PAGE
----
"I studied patient records, and recalled all patients above the age of 18 missing six or more teeth for a clinical and radiological consultation and assessment," explains the researcher.
Retaining primary teeth
One treatment option that proved to be a good solution was to try to preserve as many primary teeth as possible. People with hypodontia often keep their primary teeth longer than others, as there are no permanent teeth to replace them.
"Of the 30 patients who were recommended to retain their primary teeth from the outset, 28 still had one functional primary tooth after an average 12 year follow-up period", Hvaring notes. "The most important factor limiting the lifespan of primary teeth is infraocclusion, meaning that the tooth is in a fixed position in the jawbone, as it fuses to the bone. As the child grows and the tooth does not move as the jawbone grows, the primary tooth will eventually lie lower than the other teeth. This may lead to a reduced bone level in the area, and to the neighbouring teeth tilting over the fixed primary tooth. Furthermore, the tooth may be so low that it cannot be used for biting and no longer has a function", explains the researcher.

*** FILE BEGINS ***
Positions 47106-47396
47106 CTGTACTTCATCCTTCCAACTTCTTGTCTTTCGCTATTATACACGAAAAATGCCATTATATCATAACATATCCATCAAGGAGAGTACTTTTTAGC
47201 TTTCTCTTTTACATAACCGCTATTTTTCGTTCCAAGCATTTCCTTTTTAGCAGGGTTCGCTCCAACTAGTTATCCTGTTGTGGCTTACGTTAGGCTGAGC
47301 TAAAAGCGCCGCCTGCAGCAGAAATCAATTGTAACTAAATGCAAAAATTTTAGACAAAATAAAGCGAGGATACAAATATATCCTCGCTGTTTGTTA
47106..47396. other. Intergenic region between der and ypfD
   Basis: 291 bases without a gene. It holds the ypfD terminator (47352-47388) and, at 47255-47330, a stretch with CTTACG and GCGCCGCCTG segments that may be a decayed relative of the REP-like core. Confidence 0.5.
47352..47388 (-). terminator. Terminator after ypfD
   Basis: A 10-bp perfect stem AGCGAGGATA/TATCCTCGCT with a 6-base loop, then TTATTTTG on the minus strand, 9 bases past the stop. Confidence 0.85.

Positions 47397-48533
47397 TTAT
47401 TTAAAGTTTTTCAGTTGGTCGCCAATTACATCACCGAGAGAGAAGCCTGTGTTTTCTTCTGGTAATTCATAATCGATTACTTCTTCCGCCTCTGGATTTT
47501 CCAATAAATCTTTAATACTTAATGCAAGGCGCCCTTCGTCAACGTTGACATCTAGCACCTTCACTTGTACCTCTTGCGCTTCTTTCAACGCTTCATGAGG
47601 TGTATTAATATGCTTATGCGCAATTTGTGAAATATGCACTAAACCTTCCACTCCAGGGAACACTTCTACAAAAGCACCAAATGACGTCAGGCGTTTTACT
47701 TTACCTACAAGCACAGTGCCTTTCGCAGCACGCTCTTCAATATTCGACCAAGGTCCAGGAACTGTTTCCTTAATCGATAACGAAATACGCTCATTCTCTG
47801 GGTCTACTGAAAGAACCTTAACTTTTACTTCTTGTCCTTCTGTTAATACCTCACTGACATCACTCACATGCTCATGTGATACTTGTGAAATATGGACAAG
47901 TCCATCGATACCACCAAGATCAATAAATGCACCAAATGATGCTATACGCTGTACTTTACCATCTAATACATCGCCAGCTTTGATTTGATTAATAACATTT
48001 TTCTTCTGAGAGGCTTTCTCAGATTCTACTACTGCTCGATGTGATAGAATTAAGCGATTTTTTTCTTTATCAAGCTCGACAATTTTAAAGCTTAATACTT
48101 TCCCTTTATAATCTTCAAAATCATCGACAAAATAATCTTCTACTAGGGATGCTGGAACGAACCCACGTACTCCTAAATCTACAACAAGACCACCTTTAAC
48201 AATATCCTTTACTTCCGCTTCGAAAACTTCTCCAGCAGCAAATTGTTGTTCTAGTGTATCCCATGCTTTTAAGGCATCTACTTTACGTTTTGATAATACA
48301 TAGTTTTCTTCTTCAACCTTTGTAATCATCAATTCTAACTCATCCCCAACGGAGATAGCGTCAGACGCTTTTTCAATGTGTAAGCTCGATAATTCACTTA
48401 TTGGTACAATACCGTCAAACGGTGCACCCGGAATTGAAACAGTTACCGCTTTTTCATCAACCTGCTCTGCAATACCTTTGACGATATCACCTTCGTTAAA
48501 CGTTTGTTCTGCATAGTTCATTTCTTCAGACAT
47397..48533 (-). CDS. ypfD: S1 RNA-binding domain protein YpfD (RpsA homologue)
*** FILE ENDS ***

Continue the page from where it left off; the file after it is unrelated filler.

Different treatment options
Even though having one's own teeth in the mouth is always best, retaining the primary teeth is not always an possible, and the dissertation has analysed several different treatment options.
"I have studied three different treatment alternatives for replacing missing teeth in the frontal segment in the upper and lower jaw", says Hvaring. The alternatives were dental implants, fixed prosthodontics and orthodontic space closure.